Colinus virginianus can be found in North and Central America. In the united states the bobwhite quail is most commonly found east of the Rocky Mountains, and in Central America they are found mainly in Mexico. This huge span of territory means that the bobwhite quail can live in many different types of habitats.    


In each habitat quails need certain requirements to survive. These requirements are a place for feeding, a place for nesting, a place for roosting, and a place to clean themselves.  To clean themselves the quails will dig a little hole and roll around in it, this act is called dusting.

Therefore quails can live in habitats such as grasslands, croplands, woodlands, brushy areas, and even desserts. They also don't usually stay in one type of habitat all year round, but instead move from habitat to habitat depending on the season.

Grasslands are a great place for quails to be found in the spring or summer. This is because grasslands can provide the quail with great nesting, roosting, and feeding cover.

Croplands on the other hand, like areas found in the corn belt, are an excellent habitat for the bobwhite quail in the summer or fall season. Due to the readily available food in these areas, quails like to come here to eat. Croplands are also a great place for quails to clean themselves by dusting.

Woodlands and brushy areas are utilized by quails year round because they offer the best place for cover and safety. But they are also especially useful for the quail during the winter. In the winter, the grasslands and croplands will not have enough food or cover for the quail to survive. This forces the quail to seek refuge in the woodland and/or brushy areas where food can be more easily found and find a better place to roost to conserve body heat in the winter.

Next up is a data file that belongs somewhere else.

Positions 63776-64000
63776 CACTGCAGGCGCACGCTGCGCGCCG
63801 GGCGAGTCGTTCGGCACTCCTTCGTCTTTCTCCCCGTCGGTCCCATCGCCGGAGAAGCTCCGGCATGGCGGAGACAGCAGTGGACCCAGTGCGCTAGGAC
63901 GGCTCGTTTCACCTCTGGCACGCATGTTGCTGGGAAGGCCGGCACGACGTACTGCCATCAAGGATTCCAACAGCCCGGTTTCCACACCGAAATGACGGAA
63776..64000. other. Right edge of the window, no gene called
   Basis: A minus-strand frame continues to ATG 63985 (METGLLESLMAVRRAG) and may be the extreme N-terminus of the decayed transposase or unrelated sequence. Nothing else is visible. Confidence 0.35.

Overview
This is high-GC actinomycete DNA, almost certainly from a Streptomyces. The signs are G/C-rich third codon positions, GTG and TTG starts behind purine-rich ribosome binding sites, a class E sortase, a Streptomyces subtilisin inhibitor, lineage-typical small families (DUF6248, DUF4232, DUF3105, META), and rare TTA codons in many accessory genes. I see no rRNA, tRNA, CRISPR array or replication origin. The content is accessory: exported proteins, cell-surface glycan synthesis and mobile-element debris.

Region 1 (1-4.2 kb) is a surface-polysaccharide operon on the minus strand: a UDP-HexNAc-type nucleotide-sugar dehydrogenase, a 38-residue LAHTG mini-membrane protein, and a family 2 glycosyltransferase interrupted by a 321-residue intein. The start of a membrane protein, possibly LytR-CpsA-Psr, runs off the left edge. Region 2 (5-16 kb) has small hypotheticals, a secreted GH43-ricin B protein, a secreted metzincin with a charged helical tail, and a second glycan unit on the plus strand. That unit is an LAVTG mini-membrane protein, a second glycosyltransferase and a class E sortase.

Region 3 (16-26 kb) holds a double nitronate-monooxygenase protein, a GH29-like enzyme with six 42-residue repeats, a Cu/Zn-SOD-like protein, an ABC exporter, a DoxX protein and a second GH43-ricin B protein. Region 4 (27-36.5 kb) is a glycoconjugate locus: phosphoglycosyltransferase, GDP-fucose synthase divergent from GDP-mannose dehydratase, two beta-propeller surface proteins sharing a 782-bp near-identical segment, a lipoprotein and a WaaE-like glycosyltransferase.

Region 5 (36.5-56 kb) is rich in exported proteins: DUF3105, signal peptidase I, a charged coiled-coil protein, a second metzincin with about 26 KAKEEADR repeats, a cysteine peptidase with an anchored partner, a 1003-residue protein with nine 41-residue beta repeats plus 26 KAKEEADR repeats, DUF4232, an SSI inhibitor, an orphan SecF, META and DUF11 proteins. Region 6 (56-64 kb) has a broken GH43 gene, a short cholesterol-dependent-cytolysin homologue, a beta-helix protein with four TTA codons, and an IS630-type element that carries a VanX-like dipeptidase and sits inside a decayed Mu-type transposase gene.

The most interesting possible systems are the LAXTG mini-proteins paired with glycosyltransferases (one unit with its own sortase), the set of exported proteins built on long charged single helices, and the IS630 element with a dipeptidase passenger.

The bobwhite quails that live in the dessert don't have the luxury of moving from habitat to habitat. This means that many quails can be found near rivers or areas that are well irrigated.

Sadly, much of the habitats home to the bobwhite quail are being destroyed due to human interactions that are altering their homelands. Clearing of forests, cultivating of fields, destruction of the gross sod on the prairie due to farming, and pasture development have all negatively impacted the bobwhite quail's habitat.

 This is not good for quails obviously, but it is also not good for the rest of their community. The bobwhite quail is both a primary consumer and a secondary consumer, eating both seeds and fruits of plants and by eating other organisms. They are especially useful for controlling insect populations. You can learn more about their diet on the Nutrition page. The bobwhite quail is also preyed upon and is the source of food for many other animals living in the area. You can learn more about their interactions with other organisms on the Interactions page.


This map shows where the bobwhite quail can be found in the United States and Mexico. It is pretty amazing that these birds can be found in so many places. But despite this wide area for them to grow, their population density is pretty surprising. It is estimated that the maximum density for the bobwhite quail is 1 bird per acre, and about 20 acres per nest!

Go to the Adaptation page to see just how these organisms survive in their habitats.


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